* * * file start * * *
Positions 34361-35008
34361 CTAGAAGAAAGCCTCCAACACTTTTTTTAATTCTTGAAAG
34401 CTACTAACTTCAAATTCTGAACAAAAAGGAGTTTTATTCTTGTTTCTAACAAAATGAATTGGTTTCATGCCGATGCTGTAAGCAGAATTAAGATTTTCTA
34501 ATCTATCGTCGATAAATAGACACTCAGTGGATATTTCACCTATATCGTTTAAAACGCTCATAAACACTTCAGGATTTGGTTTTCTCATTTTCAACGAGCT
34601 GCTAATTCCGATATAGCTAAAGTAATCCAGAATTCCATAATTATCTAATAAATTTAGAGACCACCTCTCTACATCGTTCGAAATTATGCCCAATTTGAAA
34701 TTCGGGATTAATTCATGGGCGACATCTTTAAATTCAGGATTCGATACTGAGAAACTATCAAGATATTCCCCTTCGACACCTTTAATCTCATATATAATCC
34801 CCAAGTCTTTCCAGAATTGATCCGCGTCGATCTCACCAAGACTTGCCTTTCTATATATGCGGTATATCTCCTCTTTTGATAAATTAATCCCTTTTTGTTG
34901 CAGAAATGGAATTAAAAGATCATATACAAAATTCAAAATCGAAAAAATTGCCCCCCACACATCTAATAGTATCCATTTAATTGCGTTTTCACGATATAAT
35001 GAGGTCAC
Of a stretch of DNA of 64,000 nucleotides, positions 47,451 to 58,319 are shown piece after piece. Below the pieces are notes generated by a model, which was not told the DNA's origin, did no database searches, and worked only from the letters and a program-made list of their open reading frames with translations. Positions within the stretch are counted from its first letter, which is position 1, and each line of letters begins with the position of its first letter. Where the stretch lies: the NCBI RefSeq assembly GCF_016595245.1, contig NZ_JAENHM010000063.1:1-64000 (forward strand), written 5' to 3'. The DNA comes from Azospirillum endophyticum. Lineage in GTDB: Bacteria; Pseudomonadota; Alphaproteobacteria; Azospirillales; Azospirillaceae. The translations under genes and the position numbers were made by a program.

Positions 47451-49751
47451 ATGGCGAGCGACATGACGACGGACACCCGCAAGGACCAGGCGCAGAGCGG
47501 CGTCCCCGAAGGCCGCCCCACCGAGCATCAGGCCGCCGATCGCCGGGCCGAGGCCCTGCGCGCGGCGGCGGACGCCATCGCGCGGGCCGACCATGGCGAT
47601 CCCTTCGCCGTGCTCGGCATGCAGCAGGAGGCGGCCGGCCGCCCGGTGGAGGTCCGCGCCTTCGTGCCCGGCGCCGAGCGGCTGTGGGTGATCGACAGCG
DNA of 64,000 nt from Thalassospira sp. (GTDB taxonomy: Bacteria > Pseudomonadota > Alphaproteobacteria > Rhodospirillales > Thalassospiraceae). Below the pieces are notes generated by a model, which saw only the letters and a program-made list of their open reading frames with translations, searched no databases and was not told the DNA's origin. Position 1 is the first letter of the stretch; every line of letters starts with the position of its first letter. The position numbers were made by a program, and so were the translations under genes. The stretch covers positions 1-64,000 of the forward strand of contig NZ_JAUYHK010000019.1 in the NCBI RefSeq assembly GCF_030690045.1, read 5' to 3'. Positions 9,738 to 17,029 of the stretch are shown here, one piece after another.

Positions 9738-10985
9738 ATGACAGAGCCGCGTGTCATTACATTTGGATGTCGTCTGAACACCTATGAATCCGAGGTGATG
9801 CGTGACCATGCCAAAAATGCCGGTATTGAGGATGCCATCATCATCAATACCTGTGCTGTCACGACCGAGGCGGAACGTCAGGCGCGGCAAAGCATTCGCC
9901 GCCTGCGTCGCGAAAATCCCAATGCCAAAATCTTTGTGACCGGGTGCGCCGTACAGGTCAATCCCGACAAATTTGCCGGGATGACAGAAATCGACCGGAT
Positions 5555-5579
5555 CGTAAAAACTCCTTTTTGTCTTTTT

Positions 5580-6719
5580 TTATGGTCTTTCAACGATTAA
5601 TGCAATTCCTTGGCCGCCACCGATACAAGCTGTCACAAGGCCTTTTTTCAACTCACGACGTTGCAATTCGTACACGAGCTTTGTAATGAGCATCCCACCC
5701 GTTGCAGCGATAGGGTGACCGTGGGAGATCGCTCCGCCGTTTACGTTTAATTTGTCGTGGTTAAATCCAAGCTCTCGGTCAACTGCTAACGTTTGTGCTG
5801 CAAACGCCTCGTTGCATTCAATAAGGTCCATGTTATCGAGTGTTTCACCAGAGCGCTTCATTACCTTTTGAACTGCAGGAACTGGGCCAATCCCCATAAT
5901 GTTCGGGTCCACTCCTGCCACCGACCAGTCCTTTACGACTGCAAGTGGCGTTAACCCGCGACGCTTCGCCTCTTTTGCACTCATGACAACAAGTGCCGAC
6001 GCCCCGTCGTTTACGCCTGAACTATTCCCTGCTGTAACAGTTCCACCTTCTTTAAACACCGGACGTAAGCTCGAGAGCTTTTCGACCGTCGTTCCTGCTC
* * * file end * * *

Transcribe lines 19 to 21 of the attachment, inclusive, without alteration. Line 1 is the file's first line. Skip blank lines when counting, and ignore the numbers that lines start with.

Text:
9901 GCCTGCGTCGCGAAAATCCCAATGCCAAAATCTTTGTGACCGGGTGCGCCGTACAGGTCAATCCCGACAAATTTGCCGGGATGACAGAAATCGACCGGAT
Positions 5555-5579
5555 CGTAAAAACTCCTTTTTGTCTTTTT